Arlene Davila, author of Latino Spin: Public Image and the Whitewashing of Race, takes a look at the way popular culture changes its perceptions of Latino values to suit its own narratives.
Chances are that you have come across the news: Latinos are the largest ethnic minority group in the United States; they are taking resources and jobs from Americans; they are “browning” our racial makeup — among other scenarios of doom that have accompanied the immigration debate. But with the 2008 presidential campaign season, Latinos have suddenly become the belles of the ball. We are told that they are the swingiest of the swing voters: the one decisive constituency. Pundits claim that, unlike African-Americans, Latinos are not married to any political parties. Anyone can get them. Some commentators predict that Latinos’ votes will elect the next American president.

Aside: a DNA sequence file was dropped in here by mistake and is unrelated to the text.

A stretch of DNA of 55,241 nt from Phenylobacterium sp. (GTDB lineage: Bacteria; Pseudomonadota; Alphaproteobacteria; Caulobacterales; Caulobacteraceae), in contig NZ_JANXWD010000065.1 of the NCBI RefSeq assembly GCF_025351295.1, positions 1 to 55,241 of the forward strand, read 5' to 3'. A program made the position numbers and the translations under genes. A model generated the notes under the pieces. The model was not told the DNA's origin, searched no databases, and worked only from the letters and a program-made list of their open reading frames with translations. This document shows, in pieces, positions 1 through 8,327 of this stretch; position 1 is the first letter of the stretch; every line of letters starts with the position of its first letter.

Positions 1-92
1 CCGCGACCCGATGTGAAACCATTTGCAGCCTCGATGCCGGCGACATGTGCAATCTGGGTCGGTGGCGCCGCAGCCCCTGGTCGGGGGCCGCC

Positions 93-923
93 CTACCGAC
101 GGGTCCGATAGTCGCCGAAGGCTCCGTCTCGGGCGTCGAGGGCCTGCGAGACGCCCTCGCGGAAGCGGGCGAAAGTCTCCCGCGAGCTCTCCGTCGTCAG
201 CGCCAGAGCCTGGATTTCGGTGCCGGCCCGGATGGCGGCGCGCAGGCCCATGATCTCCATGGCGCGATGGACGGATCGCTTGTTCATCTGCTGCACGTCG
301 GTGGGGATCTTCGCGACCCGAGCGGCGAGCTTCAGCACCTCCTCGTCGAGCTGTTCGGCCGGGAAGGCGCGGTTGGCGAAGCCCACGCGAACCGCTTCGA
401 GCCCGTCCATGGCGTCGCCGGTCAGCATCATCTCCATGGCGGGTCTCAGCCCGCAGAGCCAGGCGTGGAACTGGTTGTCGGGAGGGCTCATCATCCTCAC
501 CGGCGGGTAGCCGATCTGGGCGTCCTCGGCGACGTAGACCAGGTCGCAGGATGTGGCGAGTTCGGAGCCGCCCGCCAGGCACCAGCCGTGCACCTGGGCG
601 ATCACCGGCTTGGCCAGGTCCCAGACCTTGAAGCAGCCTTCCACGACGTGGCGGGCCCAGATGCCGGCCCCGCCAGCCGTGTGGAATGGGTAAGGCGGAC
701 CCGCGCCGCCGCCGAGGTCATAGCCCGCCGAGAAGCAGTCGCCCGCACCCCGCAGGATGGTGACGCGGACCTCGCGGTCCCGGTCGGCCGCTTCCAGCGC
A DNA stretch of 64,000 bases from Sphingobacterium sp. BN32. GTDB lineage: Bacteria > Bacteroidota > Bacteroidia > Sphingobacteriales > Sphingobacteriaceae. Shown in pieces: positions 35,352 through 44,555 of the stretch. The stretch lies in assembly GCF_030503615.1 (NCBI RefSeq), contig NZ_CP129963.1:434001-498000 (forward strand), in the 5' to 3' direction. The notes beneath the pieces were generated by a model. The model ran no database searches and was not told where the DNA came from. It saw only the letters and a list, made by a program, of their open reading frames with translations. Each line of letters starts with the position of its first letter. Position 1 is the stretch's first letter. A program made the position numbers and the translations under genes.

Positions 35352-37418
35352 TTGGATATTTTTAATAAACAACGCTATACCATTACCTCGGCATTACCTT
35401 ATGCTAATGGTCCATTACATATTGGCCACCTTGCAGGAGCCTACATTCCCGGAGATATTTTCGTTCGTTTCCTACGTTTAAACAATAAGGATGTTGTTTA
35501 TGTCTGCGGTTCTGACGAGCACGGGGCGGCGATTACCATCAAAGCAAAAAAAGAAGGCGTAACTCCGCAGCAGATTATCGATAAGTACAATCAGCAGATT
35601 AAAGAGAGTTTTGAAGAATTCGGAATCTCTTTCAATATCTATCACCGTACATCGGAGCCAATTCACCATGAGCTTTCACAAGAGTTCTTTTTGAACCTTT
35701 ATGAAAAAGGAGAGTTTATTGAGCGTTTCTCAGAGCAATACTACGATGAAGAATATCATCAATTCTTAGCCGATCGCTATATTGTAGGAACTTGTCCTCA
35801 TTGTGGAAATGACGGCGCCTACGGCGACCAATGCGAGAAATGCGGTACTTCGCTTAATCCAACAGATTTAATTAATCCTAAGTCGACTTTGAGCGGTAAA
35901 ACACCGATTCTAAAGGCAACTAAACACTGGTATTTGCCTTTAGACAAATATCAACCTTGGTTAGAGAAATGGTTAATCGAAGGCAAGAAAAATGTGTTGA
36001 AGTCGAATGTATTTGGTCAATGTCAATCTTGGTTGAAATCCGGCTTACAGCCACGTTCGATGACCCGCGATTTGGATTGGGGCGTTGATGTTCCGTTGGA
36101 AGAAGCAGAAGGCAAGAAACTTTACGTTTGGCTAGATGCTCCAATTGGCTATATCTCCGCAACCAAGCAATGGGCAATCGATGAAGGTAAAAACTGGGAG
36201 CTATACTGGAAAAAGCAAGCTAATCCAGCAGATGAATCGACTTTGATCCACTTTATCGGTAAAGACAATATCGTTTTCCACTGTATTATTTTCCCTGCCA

It won’t be long now before arguments about how Latinos voted for president begin to circulate, along with theories about what their voting patterns suggest about their characters, values, and political dispositions. The conclusions are up for grabs. What we can be sure of is that the Latino vote will be spun in different directions — each attesting to the contemporary workings of race in the popular imagination.
Arguments that reach the mainstream about Latinos are most productively seen as public spin rather than as statements about the complexity of Latino dreams, aspirations, and realities. As such, they are most revealing of the contradictory place that Latinos are increasingly given in the public imagination as both America’s political darlings and its scapegoats.